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How to Make Flower Fruit Arrangements

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How to Make Flower Fruit Arrangements

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Overview

Making floral arrangements at home saves money and time, compared to using a florist. Using both flowers and fruit for arrangements creates a fresh look and the look can be used for weddings, birthday parties or simple home decor arrangements. Flowers fresh from the yard and citrus picked from trees grown in the garden, will make this arrangement even more cost effective.

Step 1

Select a wide-mouth, tall, clear vase. The vase should be about 12 inches tall. Any type of clear vase or bowl can be used as long as it is deep enough to showcase the fruit and flowers.

Step 2

Place small whole lemons and oranges alternately into the vase. Fill the vase clear to the top edge of the vase.

Step 3

Cut two each, lemons and oranges, into 1/4-inch slices. Alternating slices of lemons and oranges, slide the slices between the whole fruit and the inside of the vase until completely covered. If needed, use the handle of a wooden spoon to help push the sliced fruit into the vase.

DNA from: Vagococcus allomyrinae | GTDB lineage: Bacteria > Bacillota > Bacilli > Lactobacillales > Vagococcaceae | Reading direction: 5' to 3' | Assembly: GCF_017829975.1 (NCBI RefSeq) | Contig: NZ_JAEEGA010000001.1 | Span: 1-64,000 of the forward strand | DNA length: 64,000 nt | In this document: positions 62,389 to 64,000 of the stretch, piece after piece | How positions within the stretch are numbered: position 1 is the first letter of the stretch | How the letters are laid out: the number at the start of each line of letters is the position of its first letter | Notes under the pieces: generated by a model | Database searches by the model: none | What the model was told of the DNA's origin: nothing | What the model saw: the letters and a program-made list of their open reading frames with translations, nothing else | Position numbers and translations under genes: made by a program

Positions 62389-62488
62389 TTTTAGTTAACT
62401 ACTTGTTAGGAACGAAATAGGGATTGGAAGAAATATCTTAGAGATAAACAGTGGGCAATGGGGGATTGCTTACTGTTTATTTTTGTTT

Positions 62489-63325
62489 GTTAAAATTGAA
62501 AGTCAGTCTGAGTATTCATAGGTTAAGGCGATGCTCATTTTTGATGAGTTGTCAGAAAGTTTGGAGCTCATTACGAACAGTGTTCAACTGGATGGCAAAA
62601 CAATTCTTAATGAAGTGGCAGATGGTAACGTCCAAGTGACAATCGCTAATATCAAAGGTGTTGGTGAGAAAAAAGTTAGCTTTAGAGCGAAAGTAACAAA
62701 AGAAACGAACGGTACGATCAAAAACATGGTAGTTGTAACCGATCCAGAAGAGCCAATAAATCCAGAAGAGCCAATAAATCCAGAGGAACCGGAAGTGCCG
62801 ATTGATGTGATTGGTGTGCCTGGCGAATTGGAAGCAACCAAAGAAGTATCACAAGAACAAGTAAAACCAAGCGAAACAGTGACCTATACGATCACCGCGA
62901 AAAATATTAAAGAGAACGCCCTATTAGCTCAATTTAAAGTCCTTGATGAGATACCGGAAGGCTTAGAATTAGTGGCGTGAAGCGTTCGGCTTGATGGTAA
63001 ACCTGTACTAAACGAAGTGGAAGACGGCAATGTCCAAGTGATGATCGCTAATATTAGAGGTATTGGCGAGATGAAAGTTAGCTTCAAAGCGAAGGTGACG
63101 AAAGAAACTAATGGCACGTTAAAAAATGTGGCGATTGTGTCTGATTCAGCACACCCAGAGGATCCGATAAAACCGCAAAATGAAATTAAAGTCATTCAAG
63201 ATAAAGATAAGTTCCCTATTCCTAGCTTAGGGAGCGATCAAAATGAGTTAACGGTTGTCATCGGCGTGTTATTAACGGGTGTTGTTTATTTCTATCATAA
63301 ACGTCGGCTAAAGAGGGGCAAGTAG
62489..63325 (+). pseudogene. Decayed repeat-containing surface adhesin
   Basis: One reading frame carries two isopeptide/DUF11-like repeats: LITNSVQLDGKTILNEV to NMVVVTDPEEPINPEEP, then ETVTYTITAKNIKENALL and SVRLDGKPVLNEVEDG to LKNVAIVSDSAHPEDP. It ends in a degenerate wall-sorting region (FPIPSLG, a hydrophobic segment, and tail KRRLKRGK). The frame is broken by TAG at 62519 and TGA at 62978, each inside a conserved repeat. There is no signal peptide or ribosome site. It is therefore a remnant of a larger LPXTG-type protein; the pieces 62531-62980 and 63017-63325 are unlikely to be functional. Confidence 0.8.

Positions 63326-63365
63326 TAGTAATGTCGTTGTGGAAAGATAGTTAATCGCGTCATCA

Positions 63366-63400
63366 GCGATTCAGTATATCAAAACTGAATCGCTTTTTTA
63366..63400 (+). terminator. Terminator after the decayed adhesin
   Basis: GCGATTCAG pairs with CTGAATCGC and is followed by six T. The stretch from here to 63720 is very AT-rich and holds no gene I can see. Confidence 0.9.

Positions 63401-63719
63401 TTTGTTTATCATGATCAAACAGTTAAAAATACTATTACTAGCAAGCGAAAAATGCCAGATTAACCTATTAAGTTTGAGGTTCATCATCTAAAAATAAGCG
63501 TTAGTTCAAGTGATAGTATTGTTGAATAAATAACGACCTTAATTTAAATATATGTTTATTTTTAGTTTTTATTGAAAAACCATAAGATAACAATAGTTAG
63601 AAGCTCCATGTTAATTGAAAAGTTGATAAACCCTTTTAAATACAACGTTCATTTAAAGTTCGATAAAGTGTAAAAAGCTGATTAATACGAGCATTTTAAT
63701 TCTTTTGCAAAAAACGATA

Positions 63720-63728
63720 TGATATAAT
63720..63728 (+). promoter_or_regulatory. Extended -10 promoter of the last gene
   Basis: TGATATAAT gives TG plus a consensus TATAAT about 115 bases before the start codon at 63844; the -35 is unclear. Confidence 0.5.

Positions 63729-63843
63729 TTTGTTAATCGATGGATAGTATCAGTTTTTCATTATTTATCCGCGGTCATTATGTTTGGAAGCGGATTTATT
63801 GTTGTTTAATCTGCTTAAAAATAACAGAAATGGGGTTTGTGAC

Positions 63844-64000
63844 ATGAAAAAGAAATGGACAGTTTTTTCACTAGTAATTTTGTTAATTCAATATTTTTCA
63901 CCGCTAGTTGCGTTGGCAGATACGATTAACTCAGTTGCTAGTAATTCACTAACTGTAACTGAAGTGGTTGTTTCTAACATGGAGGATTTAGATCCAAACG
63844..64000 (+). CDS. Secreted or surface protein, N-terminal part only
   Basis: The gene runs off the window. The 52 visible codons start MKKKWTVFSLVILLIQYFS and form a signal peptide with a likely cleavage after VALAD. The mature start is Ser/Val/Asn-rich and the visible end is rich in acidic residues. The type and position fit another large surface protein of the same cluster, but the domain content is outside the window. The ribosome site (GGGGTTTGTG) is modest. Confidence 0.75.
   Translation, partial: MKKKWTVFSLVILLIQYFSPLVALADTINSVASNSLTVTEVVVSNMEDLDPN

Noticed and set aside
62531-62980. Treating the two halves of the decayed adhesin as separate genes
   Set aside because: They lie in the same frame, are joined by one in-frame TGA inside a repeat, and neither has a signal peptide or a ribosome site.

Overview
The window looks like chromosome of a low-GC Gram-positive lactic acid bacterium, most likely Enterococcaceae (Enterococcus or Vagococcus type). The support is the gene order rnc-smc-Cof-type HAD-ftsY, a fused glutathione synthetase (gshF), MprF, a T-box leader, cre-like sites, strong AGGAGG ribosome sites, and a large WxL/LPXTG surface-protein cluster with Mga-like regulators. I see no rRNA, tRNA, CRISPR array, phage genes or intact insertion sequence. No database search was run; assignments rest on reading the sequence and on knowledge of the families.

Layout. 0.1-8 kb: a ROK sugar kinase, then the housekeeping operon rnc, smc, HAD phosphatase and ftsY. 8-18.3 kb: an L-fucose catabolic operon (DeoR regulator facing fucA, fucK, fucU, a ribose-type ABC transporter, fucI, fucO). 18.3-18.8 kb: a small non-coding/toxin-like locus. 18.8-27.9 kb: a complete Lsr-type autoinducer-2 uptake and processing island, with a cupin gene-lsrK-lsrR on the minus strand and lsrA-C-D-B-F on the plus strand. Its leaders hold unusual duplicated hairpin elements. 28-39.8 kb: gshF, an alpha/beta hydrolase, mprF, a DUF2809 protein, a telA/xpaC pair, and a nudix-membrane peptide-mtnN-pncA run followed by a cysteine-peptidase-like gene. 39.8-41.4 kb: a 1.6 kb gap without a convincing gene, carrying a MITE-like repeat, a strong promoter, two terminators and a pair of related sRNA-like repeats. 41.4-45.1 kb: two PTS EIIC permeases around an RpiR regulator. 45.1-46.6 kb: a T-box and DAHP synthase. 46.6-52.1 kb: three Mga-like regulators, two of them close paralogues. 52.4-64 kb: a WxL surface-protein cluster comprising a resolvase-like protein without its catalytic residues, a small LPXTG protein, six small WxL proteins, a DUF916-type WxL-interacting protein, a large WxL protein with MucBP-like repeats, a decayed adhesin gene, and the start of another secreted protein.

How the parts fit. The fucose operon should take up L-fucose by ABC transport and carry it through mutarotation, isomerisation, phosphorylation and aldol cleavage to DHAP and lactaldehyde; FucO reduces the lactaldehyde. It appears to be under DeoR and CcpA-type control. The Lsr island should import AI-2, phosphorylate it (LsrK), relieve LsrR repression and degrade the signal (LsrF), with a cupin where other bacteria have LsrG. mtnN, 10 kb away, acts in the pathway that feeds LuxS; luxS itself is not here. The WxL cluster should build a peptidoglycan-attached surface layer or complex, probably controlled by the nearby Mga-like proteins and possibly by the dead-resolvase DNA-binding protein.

Step 4

Measure the stems of the large, sturdy flowers against the vase and cut to fit. Flowers such as tulips, roses, Gerber daisies and daffodils are appropriate for the arrangement. Cut the stems at a 45-degree angle to help them absorb water better and last longer.

Step 5

Fill the vase with water to within 2 inches of the rim. Insert the flowers between the whole fruit in the vase. The fruit will hold the flowers upright and secure.

Things You'll Need

  • Lemons
  • Oranges
  • Clear vase
  • Knife
  • Flowers

References

  • Good Housekeeping: Floral Arrangements
Keywords: flower fruit arrangement, make flower arrangements, make fruit arrangements

About this Author

Amy Madtson resides in southern Oregon and has been writing for Demand Studios since 2008, focusing on health and gardening for websites such as eHow and GardenGuides. Madtson has an Associate of Arts in business from Peninsula College in Port Angeles, Washington. She holds a childbirth educator certification and a one-year midwifery completion certificate.